'Pokemon Go': West Linn
Local businesses, schools and parks see the wildly popular 'Pokemon Go' cellphone game as a way to draw in new visitors
West Linn Parks and Recreation Director Ken Worcester was making his rounds across town recently when he came upon an unusual sight.
An adolescent was walking down the street with his phone held in front of his face and proceeeded to smash straight into a light pole. Right away, Worcester knew what had happened.
Like so many others across the globe, this particular person must have been playing Pokemon Go.
Pokemon Go has exploded onto the mobile gaming scene since its debut more than two weeks ago, and its had a noticeable impact for City staff and local businesses in the area.
Thats because unlike other cellphone games, Pokemon Go encourages players to go outside and explore in order to play and that has led to a dramatic increase in the number of people visiting West Linns parks and public institutions.
People are wandering all over the place, Worcester said. Its kind of fun to watch. Apparently theres a bunch at our office (City Hall) as well.
We noticed it last weekend, just in the fact that there were more people on campus than usual, and that there were so many people here at one particular time, says Karen Pederson, communications manager at Marylhurst University. People were starting to get curious, and probably it was Tuesday or Wednesday when we made the connection Oh, theyre here with their devices, with their apps running and capturing Pokemon.
The game is incredibly popular among children and teenagers, but it also has a large following among older players who grew up during the initial Pokemon craze in the late 1990s and have now found themselves drawn back into the quest to catch em all.
For many local businesses, that creates a unique opportunity to use the game as a way to draw in new visitors.
Weve directed our employees to learn how to play, and theyve eagerly jumped into the fray, says Andrew Edwards, executive director at the Lakewood Center for the Arts.
In the original Pokemon video games, players explored virtual worlds to search for new additions to their collection of fictional creatures, but Pokemon Go applies the concept to the real world. The game works like Google Maps, using GPS to display a map of the players real-world surroundings; players have to walk around in real life to move their character avatar on the game map.
In a way its almost like geocaching, Worcester said. Thats kind of how were looking at it. It would be cool if people picked up a (West Linn Summer Passport) while theyre doing this. Theres a bit of redudancy there.
Pokemon players are drawn to specific places because the creatures in the game pop up in different environments depending on their species.
Theres a bunch in Willamette Park, a couple in Hammerle, Worcester said.
The creatures pop up at random, but many real-world points of interest such as public sculptures, historical markers and government buildings also appear on the game map as Pokestops that players can visit in order to get new items so any place with lots of public art tends to be a prime destination. The Lakewood Center in Lake Oswego is one such place, which is why its staff have been using social media to encourage people to visit.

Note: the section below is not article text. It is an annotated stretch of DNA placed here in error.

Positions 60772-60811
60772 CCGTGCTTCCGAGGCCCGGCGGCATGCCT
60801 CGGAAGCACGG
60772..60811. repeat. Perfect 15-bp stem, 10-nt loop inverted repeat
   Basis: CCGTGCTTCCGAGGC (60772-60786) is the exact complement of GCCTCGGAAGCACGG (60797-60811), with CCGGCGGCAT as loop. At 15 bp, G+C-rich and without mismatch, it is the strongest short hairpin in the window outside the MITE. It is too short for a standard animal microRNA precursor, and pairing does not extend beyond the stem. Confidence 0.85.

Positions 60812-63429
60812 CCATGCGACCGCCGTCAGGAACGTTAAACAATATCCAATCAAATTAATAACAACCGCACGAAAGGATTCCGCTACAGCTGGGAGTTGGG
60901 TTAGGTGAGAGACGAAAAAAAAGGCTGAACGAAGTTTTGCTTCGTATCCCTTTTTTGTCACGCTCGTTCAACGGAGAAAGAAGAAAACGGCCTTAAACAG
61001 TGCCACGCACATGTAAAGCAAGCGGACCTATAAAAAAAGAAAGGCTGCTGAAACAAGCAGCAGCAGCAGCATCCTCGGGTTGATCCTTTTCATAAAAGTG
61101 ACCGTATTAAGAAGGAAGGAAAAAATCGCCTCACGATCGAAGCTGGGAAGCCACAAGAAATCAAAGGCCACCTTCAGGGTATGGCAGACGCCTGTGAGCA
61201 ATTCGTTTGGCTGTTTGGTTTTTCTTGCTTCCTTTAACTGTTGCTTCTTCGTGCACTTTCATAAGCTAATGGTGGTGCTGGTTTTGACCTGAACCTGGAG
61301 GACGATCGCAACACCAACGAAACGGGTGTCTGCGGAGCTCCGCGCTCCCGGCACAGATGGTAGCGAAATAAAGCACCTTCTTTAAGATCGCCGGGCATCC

Were one of the landmarks, says Edwards, so we said, If youre here, catch your Pokemon and then come in and take a look at the art, maybe see some of what were offering for plays. Our point was to try to familiarize ourselves with a different demographic that may or may not know we were here.
Other downtown Lake Oswego businesses have shown similar interest. During its opening-day celebration last week, the new 365 by Whole Foods Market posted screenshots from the game on its Facebook page, urging players to visit the store and a Pokestop nearby.
Marylhursts campus also features several Pokestops, and the schools staff sees that as a way to bring in more visitors. In fact, the university added a large sign near the entrance for visiting players.
We did some communication, says Pederson, both signage on our campus and posting on Facebook, welcoming the Pokemon Go players to our campus and letting them know we welcome them anytime during our campus open hours.
The caveat about open hours is important, because the game has raised security concerns for police departments throughout the country and there have been reports of players being robbed. The game does not broadcast players locations, but players can use lure items to create temporary targets where a higher-than-average number of Pokemon will appear, which in turn will draw nearby players to the spot.
However, West Linn Police Sergeant Dave Kempas said few issues have arisen thus far.
I am not aware of any issues, other than I am seeing a few more people out on foot at night on their phones, Kempas said.
More than anything, its obvious what theyre playing, Worcester said. So you just need to be careful while youre driving, because theyre not looking.
Pederson says the security issue was discussed among the staff at Marylhurst, but the consensus was that players are welcome on the campus as long as they visit during daylight hours. Players seeking nocturnal Pokemon like Ghastly or Zubat will have to look elsewhere.
As long as people are here during daylight hours when we have security on our campus, then this is a very safe place to play and were thrilled that people are coming onto our campus, says Pederson. Even if theyre not here to take classes or go to one of our summer concerts any reason that theyre coming onto our campus, were thrilled.
Reporter Patrick Malee contributed to this story.